auto resource = getresource();  // acquire some resource 
  scope(exit) resource.close();   // close the resource 
  doSomeProcessing();             // do processing

As C# programmers, we’re used to the try..catch..finally blocks. And we clean up a resource in the finally block. The trouble with that is many lines of code can end up separating your resource acquisition code from your resource cleanup code. Yes, with vigilance and well written tests, this is okay. But wouldn’t it be cool to be able to tell the compiler, “Hey, when I’m done with this thing I just now created, clean it up for me, no matter what code comes after this in this method.” I would love to see the scope keyword added to C#.

2. Concurrency approach

int perThread;
shared int PerProcess;

In C#, when you declare a class level variable, it is automatically shared between threads. You can use the [ThreadStatic] attribute to get a per thread instance of a given value or object. But it then has to be static. With the D programming language, you get thread safety in class variables. To override that safety, you have to explicitly tell the compiler you want the value shared. While I’m not advocating a change to C# in this regard, I would love to have a way to assure that a variable cannot be modified across thread boundaries.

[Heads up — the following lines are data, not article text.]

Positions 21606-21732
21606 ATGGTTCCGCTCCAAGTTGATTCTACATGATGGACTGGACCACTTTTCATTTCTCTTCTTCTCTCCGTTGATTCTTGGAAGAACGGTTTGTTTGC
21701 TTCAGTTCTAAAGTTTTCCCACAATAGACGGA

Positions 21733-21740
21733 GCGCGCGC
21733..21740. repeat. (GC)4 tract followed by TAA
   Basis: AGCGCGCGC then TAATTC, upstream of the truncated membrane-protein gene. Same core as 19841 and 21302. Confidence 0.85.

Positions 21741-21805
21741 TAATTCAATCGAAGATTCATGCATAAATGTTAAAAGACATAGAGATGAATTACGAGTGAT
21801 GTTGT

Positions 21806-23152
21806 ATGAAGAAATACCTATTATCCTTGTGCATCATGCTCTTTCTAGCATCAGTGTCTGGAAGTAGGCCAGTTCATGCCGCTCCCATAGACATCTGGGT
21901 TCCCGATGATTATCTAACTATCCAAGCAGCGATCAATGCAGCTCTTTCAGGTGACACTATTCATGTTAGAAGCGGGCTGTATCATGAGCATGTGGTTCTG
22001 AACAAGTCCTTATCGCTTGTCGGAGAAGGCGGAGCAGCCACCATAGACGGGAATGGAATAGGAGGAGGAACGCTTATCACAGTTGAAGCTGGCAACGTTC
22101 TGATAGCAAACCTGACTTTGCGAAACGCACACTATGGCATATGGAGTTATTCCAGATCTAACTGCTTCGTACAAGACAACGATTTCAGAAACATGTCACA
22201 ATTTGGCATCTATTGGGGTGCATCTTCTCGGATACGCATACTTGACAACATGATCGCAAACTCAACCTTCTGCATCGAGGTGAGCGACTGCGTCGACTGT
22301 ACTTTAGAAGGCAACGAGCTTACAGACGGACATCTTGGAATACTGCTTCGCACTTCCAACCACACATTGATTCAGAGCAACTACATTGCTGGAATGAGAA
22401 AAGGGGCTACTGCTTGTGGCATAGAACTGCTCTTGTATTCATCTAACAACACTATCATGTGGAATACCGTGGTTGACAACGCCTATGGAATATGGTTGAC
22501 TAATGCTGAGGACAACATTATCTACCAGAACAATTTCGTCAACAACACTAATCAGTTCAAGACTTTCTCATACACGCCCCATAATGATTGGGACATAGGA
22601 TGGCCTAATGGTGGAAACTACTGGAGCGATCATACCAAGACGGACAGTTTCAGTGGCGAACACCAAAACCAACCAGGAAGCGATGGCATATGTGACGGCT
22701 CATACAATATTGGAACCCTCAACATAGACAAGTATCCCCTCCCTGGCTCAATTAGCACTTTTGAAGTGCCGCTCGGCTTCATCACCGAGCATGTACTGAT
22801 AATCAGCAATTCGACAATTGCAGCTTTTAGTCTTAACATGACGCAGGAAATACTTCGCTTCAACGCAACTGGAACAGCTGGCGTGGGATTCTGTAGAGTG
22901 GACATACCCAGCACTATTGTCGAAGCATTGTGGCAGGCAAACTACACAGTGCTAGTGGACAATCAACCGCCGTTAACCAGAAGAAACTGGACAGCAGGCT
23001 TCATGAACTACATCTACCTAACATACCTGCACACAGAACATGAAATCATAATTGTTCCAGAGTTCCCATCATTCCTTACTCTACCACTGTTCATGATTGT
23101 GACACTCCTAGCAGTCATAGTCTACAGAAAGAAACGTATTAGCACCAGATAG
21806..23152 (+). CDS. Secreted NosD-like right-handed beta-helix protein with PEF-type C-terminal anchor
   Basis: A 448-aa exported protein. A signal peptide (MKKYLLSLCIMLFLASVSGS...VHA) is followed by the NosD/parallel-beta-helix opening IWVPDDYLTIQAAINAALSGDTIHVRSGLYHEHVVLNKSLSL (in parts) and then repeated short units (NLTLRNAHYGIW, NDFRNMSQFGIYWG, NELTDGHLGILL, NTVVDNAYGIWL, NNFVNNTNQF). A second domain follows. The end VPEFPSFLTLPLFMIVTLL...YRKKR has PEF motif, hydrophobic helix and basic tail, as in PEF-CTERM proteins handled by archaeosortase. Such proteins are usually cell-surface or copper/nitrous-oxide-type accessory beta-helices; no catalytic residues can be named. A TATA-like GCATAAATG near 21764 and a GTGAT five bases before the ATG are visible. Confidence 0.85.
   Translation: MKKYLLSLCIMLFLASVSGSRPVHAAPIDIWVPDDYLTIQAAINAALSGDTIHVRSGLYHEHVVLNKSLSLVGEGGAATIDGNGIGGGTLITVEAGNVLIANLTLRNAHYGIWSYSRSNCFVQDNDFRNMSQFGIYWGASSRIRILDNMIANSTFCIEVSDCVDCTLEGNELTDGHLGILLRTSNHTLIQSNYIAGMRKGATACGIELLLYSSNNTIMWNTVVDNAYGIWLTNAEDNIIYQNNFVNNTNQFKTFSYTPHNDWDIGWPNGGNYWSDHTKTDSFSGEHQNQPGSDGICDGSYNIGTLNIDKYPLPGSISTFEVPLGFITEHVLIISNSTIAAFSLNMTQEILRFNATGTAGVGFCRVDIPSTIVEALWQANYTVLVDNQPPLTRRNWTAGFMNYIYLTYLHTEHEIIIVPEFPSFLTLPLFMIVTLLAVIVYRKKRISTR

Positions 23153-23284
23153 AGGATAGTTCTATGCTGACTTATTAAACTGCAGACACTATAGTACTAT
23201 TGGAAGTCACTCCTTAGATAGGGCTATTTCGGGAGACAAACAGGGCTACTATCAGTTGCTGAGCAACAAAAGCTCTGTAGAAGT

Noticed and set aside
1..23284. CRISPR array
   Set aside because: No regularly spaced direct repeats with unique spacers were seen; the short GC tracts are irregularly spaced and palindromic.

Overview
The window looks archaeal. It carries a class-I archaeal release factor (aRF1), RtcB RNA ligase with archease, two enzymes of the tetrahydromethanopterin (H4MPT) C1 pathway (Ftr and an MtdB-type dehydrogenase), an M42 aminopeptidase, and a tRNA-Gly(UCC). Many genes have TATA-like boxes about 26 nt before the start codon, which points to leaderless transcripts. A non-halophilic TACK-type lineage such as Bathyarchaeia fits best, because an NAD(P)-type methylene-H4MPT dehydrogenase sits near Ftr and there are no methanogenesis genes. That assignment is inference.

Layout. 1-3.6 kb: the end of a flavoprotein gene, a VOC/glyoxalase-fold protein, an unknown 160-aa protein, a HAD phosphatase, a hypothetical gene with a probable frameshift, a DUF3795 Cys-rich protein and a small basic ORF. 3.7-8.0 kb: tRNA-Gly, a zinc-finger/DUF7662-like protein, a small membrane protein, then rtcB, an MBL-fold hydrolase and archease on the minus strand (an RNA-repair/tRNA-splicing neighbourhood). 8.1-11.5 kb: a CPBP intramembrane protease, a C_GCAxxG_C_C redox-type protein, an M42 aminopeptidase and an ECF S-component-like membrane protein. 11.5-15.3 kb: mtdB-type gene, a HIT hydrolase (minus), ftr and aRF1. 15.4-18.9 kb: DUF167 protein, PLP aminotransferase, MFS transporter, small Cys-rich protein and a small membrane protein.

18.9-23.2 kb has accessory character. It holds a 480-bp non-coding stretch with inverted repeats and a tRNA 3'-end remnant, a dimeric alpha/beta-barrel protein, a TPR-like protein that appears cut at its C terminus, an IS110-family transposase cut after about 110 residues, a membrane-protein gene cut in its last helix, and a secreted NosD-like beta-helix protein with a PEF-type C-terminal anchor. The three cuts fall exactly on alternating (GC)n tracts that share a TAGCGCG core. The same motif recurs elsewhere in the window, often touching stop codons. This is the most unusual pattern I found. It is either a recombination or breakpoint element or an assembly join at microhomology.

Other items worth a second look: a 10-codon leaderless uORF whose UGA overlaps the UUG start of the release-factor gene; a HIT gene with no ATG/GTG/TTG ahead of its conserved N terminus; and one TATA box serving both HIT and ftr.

3. Message based threads

import std.concurrency, std.stdio;
void main() {
   auto low = 0, high = 100;
   auto tid = spawn(&writer);
   foreach (i; low .. high) {
      writeln("Main thread: ", i);
      tid.send(thisTid, i);
      enforce(receiveOnly!Tid() == tid);

void writer() {
   for (;;) {
      auto msg = receiveOnly!(Tid, int)();
      writeln("Secondary thread: ", msg[1]);

For me, this is perhaps the coolest part of the D programming language’s base class library which they call Phobos. Note that main spawns a thread calling writer. The loop in main then sends a message to writer and the loop in writer receives the messages and operates on them and then sends a message back to the original thread.

You can learn a lot about D on www.dlang.org and read more about D concurrency on Informit. And if you want to play with D in Visual Studio, hop on over to see VisualD on dsource.org.